Oedipus versus Willy Loman
Throughout much of history, plays have been a regular source of entertainment. The door was opened for the tragic theme of writing through the play Oedipus: The King. Through the character, Oedipus, guidelines were created for a tragic hero. As time went on, the main components and characteristics of a tragic hero have remained, although the actual character has evolved to suit more modern and contemporary audiences. This concept is shown clearly as Willy Loman, of the play Death of a Salesman, is comparable to Oedipus, and exhibits main traits of a classical tragic hero, that were first outlined through Oedipus.
Both characters have distorted perceptions of reality. In Oedipus: The King, Oedipus is blind to the fact that his fate is inescapable. He refuses to see what actually happened and wishes not to accept what he had done. However, by the end of the play his eyes are symbolically opened to the truth, while ironically he is literally blinded.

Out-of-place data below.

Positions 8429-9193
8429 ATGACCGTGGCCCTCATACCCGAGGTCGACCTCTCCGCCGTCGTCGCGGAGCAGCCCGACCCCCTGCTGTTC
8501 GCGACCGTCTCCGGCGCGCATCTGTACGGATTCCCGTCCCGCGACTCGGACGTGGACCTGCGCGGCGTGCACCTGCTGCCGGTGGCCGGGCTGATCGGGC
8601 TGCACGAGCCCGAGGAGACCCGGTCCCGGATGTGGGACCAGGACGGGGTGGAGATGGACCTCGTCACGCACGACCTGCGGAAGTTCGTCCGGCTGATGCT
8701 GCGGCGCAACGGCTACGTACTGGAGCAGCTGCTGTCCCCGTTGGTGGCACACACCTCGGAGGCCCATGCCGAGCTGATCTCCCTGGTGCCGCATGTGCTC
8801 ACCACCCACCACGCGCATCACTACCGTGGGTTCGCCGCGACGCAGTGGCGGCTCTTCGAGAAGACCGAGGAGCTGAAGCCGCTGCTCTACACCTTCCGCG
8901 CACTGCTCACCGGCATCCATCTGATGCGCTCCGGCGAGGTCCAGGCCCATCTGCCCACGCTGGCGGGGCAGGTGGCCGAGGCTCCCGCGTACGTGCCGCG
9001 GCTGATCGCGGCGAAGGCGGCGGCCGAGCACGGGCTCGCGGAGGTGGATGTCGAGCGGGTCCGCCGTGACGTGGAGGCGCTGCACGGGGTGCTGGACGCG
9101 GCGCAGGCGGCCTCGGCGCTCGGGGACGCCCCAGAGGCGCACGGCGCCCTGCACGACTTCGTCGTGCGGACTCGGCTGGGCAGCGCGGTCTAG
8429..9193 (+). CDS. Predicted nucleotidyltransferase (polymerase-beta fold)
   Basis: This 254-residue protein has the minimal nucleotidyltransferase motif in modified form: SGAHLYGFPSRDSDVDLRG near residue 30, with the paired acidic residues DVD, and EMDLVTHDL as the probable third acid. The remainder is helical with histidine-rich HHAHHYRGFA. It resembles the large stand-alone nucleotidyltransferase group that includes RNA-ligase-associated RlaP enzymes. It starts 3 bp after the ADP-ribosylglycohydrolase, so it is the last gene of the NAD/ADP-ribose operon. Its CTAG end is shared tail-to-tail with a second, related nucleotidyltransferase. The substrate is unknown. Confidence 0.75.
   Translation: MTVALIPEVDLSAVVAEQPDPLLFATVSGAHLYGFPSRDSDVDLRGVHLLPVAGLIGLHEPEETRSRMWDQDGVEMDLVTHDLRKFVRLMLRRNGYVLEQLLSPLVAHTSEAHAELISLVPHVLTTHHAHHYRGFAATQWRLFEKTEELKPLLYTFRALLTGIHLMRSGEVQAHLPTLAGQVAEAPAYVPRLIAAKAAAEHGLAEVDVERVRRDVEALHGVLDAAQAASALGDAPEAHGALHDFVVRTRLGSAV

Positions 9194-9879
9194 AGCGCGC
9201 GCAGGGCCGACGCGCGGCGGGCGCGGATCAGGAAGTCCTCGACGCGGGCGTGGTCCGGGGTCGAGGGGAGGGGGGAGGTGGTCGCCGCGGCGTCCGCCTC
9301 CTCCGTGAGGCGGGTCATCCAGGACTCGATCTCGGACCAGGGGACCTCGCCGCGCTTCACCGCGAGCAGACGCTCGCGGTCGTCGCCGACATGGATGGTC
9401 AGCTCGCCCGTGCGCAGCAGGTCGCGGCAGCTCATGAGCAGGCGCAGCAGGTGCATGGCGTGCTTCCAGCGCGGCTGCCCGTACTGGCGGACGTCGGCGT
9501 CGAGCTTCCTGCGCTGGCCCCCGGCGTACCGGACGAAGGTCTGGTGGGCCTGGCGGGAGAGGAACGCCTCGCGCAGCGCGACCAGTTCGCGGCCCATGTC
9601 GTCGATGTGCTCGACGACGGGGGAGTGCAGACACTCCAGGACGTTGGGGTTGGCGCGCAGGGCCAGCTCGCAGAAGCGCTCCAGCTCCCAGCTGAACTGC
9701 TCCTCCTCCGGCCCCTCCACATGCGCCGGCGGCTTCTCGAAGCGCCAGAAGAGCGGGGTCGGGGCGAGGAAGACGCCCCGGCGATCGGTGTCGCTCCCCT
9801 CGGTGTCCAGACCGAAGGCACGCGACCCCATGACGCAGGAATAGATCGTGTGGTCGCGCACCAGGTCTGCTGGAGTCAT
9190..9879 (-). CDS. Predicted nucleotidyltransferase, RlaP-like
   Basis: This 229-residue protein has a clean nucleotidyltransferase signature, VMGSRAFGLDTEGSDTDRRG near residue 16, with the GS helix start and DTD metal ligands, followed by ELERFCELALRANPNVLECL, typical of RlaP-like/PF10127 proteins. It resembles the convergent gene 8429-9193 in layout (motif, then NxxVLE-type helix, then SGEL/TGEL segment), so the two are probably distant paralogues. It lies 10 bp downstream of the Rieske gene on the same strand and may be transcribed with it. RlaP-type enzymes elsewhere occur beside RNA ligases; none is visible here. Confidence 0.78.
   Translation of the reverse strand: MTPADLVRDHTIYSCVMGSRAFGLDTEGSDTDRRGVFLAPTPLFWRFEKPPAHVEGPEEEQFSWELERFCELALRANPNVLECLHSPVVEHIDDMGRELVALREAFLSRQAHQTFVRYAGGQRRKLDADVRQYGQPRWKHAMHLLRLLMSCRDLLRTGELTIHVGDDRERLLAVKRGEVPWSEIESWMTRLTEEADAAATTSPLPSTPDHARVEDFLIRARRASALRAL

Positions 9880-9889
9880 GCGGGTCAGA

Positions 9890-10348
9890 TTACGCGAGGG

Throughout the play of Death of a Salesman, Willy Loman has the wrong idea of the 'American Dream', as well as his own life. One may even come to the conclusion that he is mentally ill, as he can not keep reality separate from his imagination. Willy's multiple and failed attempts at suicide support the claim that he is psychologically unwell. Also, he says that he will have the 'death of a salesman', which he believes would be extravagant, with many people from many places present. By the end of the play, his son tells Willy that he knows about some of the suicide attempts. Willy comes to the realization that he can no longer try and hide the secret from anyone, of his suicide attempts. This leads to his final and...